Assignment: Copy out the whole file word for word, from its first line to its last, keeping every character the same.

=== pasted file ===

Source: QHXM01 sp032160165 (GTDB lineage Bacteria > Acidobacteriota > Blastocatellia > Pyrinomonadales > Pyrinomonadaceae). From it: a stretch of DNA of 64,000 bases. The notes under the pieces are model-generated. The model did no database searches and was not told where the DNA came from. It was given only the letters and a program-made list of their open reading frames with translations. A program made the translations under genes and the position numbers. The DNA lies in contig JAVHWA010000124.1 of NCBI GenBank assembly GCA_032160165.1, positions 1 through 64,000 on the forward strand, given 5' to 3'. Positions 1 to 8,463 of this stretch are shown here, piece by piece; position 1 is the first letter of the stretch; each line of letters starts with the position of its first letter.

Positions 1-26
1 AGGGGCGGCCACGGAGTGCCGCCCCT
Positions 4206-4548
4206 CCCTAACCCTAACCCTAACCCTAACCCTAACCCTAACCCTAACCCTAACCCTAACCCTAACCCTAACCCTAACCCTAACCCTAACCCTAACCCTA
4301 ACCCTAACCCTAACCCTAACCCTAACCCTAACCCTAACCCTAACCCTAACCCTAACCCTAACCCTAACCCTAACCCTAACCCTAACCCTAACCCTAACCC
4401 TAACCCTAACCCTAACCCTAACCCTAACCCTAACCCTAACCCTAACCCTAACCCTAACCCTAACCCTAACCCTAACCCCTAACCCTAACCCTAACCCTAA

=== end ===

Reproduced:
Source: QHXM01 sp032160165 (GTDB lineage Bacteria > Acidobacteriota > Blastocatellia > Pyrinomonadales > Pyrinomonadaceae). From it: a stretch of DNA of 64,000 bases. The notes under the pieces are model-generated. The model did no database searches and was not told where the DNA came from. It was given only the letters and a program-made list of their open reading frames with translations. A program made the translations under genes and the position numbers. The DNA lies in contig JAVHWA010000124.1 of NCBI GenBank assembly GCA_032160165.1, positions 1 through 64,000 on the forward strand, given 5' to 3'. Positions 1 to 8,463 of this stretch are shown here, piece by piece; position 1 is the first letter of the stretch; each line of letters starts with the position of its first letter.

Positions 1-26
1 AGGGGCGGCCACGGAGTGCCGCCCCT
Positions 4206-4548
4206 CCCTAACCCTAACCCTAACCCTAACCCTAACCCTAACCCTAACCCTAACCCTAACCCTAACCCTAACCCTAACCCTAACCCTAACCCTAACCCTA
4301 ACCCTAACCCTAACCCTAACCCTAACCCTAACCCTAACCCTAACCCTAACCCTAACCCTAACCCTAACCCTAACCCTAACCCTAACCCTAACCCTAACCC
4401 TAACCCTAACCCTAACCCTAACCCTAACCCTAACCCTAACCCTAACCCTAACCCTAACCCTAACCCTAACCCTAACCCCTAACCCTAACCCTAACCCTAA